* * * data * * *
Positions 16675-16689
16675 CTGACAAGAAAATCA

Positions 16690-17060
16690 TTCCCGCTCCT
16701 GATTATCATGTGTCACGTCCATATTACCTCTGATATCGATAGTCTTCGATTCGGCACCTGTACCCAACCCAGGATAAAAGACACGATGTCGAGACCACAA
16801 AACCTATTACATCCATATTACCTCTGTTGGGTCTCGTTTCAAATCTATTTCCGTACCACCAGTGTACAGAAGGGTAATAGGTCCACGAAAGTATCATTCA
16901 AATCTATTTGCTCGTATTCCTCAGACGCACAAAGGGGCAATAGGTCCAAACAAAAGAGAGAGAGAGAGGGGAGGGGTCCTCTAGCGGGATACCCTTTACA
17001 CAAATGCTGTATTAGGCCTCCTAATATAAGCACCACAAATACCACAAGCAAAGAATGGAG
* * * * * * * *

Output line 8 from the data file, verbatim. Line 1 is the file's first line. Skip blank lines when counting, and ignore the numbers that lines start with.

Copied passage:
17001 CAAATGCTGTATTAGGCCTCCTAATATAAGCACCACAAATACCACAAGCAAAGAATGGAG